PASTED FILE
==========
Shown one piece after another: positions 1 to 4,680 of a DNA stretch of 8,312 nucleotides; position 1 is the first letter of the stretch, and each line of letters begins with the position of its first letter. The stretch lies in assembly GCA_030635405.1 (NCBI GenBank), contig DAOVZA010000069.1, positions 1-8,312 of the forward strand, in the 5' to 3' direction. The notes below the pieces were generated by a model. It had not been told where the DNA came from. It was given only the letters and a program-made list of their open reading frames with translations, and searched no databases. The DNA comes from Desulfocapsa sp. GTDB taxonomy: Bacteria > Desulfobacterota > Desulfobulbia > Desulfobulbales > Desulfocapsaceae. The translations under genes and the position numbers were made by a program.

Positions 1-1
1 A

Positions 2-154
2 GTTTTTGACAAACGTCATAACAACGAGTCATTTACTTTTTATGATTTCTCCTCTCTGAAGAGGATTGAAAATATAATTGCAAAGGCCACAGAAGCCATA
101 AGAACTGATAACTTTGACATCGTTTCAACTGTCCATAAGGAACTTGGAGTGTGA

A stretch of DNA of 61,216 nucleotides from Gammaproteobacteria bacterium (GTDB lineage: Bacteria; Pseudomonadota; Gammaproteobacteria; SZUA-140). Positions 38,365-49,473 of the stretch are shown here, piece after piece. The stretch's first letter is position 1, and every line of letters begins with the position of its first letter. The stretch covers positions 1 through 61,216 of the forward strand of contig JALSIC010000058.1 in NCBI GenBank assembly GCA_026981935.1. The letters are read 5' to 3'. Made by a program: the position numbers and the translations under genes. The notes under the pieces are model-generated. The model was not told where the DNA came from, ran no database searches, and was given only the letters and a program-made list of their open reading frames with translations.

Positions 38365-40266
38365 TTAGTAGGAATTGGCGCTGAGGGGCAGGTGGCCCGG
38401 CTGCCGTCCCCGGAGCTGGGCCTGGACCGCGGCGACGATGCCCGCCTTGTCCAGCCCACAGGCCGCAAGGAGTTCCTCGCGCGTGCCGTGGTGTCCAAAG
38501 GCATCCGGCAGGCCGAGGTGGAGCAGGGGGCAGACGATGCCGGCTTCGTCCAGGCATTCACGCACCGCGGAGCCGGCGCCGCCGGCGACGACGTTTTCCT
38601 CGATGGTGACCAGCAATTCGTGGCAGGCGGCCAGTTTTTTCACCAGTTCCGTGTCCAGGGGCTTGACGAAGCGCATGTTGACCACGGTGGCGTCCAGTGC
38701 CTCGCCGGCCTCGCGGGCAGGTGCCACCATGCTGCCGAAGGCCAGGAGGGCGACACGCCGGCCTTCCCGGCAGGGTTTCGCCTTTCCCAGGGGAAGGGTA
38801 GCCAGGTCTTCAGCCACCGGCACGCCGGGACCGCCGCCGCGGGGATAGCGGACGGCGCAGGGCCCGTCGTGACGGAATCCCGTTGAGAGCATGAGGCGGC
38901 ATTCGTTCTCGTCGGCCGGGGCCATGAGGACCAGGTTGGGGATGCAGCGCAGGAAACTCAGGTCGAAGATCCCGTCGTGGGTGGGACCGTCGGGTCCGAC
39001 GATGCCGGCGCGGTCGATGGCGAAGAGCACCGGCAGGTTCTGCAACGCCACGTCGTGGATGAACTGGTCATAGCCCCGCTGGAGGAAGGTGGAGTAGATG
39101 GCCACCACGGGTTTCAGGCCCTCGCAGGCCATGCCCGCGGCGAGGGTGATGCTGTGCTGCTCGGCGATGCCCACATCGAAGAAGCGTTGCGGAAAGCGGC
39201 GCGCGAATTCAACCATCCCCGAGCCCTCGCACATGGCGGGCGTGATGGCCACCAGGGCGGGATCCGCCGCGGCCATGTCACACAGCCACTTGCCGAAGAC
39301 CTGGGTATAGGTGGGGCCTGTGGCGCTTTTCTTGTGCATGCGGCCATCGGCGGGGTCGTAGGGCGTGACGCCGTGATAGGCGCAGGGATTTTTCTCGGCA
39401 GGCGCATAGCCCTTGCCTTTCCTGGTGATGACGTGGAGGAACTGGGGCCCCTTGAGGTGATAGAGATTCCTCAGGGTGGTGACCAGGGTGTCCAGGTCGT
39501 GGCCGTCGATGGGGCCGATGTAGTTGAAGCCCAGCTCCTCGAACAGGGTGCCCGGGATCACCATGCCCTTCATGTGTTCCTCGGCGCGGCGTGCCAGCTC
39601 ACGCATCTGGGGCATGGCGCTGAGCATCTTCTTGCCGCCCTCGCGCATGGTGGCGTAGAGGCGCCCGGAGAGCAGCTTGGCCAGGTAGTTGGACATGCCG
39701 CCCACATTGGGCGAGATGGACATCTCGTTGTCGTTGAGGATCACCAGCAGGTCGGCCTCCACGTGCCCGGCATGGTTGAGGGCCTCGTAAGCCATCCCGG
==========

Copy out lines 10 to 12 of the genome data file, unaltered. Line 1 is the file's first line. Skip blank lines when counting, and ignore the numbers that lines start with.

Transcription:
38401 CTGCCGTCCCCGGAGCTGGGCCTGGACCGCGGCGACGATGCCCGCCTTGTCCAGCCCACAGGCCGCAAGGAGTTCCTCGCGCGTGCCGTGGTGTCCAAAG
38501 GCATCCGGCAGGCCGAGGTGGAGCAGGGGGCAGACGATGCCGGCTTCGTCCAGGCATTCACGCACCGCGGAGCCGGCGCCGCCGGCGACGACGTTTTCCT
38601 CGATGGTGACCAGCAATTCGTGGCAGGCGGCCAGTTTTTTCACCAGTTCCGTGTCCAGGGGCTTGACGAAGCGCATGTTGACCACGGTGGCGTCCAGTGC